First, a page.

Hey everyone! A post about the Terracotta warriors is in the works, but today I wanted to share this post from a few weeks ago that I never got posted. While this isn’t our dumpling feast from Xi’an, this dinner definitely was a feast! Read down below to find out more! Thanks for checking in! Audrey
In lieu of a blog post, we decided to make a video this week! Use this link and surf your way over to check it out.
For the past month, we have had a dinner party for the students we are getting to know during the weekend. We have eaten some foods you would find in America (pizza, pancakes, and this week, spaghetti), but last week the students offered to teach us how to make jiaozi (pronounced “jow-zu”), which are steamed dumplings. They provided all of the ingredients and the know-how to make the meal possible. Our dumplings were filled with pork and cabbage, and were oh so delicious! We ended up making about two hundred dumplings. Needless to say we still have some stuck in the freezer! We had so much fun learning to make jiaozi, and an even better time eating them!
There are many modes of transportation here in Beijing, but this week we experienced one that set itself apart from any other.
The most common ways of getting around in Beijing are by walking, catching the bus, or taking the subway. On the way to church we use all three modes of transportation. This Sunday we added another way to our portfolio. After church we decided to grab lunch with some of our new friends. The restaurant was a few blocks down the road so we decided to pile as many people as we could into their motor-scooter they fondly call “trike”. In the end we crammed 9 people onto the cart. Their 5 year old daughter Lily immediately instructed us to take of our shoes, and after this procedure was carried out, off we went. (The moms walk with the strollers) Now, as I’ve said before, our outings attract attention in and of themselves so you can only imagine the stares and smiles we received bumping down the road. (This gave a whole new meaning to the term “clown car”) We survived the Chinese traffic, which is an achievement as well. It was a short ride, but it saved us the energy of walking, so we were all happy. But when we really needed the scooter was during the walk home from the bus stop, which we fondly call “The Walk of Terror”.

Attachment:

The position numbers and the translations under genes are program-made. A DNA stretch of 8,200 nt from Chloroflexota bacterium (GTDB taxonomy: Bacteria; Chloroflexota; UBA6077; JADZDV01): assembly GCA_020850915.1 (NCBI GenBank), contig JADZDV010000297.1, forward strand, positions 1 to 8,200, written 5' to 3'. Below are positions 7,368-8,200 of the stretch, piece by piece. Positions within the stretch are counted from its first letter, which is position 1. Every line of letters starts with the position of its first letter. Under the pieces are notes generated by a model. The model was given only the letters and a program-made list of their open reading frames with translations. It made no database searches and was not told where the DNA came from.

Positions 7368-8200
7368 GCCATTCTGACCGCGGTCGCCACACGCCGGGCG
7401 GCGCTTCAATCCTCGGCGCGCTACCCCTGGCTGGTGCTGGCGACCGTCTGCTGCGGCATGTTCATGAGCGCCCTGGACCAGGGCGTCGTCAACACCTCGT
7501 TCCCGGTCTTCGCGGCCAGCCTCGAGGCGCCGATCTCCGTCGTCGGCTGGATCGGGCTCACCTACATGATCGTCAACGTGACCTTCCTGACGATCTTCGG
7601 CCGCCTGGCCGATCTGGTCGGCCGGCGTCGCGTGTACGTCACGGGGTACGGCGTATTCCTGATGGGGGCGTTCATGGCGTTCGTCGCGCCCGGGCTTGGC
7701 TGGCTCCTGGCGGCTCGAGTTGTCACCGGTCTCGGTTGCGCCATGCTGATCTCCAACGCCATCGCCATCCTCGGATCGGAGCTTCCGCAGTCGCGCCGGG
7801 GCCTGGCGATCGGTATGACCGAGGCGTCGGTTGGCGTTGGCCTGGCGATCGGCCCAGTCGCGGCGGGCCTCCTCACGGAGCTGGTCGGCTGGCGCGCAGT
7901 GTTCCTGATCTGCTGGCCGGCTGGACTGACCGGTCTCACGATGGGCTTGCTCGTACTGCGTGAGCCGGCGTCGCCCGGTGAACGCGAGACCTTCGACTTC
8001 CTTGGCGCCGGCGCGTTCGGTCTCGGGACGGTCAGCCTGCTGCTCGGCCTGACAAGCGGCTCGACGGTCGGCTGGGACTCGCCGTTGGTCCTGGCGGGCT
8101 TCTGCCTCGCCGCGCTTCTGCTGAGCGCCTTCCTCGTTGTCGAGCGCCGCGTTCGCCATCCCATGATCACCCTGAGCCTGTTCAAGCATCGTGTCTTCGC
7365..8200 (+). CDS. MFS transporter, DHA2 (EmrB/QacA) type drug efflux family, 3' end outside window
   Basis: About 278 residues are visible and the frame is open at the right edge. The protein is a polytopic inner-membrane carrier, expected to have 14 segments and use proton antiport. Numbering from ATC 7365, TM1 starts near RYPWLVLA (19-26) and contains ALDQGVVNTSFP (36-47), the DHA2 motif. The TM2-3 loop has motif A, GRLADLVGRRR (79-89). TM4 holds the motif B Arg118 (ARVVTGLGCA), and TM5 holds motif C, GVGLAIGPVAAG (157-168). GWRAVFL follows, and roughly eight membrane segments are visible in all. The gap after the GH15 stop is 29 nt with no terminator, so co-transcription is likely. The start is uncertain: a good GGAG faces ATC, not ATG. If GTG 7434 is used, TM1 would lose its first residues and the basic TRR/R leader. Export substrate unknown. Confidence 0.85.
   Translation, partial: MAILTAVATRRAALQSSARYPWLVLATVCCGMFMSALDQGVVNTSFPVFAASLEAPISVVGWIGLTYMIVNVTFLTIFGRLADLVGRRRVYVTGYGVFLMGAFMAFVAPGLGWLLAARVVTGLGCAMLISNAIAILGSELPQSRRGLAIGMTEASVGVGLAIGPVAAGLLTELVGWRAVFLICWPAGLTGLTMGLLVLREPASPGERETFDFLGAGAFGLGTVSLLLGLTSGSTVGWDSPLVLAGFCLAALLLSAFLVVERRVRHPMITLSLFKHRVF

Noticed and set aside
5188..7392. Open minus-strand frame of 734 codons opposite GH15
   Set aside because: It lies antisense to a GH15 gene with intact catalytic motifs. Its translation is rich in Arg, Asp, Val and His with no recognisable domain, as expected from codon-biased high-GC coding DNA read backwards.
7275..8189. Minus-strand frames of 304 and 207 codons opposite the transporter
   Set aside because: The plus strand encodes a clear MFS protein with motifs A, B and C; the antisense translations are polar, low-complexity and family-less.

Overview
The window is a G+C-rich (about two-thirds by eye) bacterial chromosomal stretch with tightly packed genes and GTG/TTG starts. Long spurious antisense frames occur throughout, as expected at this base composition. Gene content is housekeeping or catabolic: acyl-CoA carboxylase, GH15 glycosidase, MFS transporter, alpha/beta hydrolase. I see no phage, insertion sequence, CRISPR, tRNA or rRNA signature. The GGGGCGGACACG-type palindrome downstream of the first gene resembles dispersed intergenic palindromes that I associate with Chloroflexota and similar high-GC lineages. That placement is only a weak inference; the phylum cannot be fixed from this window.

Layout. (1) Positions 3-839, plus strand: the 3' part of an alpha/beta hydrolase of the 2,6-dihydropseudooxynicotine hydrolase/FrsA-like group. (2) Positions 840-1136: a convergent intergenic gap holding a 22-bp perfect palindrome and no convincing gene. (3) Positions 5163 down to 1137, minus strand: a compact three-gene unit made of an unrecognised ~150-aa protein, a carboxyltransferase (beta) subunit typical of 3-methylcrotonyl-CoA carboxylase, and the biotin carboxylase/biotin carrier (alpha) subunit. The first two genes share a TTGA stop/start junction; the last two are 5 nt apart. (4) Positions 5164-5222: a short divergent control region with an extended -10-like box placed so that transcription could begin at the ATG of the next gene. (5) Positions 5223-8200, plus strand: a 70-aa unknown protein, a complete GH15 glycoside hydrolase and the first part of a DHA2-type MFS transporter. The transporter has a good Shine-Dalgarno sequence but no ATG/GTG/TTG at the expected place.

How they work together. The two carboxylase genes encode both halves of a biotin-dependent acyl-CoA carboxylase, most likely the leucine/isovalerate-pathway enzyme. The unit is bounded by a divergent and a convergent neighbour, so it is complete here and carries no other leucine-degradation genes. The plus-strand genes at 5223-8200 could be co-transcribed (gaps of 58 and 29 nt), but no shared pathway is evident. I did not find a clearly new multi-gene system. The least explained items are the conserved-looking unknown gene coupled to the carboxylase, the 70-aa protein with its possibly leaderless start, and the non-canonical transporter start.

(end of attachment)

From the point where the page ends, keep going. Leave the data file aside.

This is a picture of our last meal out to eat. I know what you are thinking, “Okay, that is definitely more than seven people.” And you would be quite right.
Continue reading “Some Things are Bigger in China…”
This past Sunday marked the second birthday of our little Chairman Mao. We have not noticed much change in his behavior because Abel decided to get a head start and begin the “terrible two’s” stage early, just to warm us up. Our baby dictator is a fan favorite here in China, and rules the roost at home as well. We are hoping that because he began this “terrible two” stage early, he will end it early, because who could say no to that face? Continue reading “Happy Birthday Toddler Mao!”
On Sunday, we took our first adventure as a family, venturing closer to the center of Beijing, to attend the Christian Church here in Beijing. Back in Stillwater, we would complain about the 20 minute drive to Eagle Heights in our air-conditioned, spacious 7 passenger Nissan Quest. This week we took a different way of transportation church, and what an adventure that alternative was. Continue reading “A New yet Familiar Church Service”
After leaving the airport and briefly putting things away at our new apartment, we went to eat at a restaurant located in our neighborhood. It is traditional for a “special” meal to be held in it’s own room (apart from the rest of the people in the restaurant). Continue reading “Our First Authentic Chinese Meal”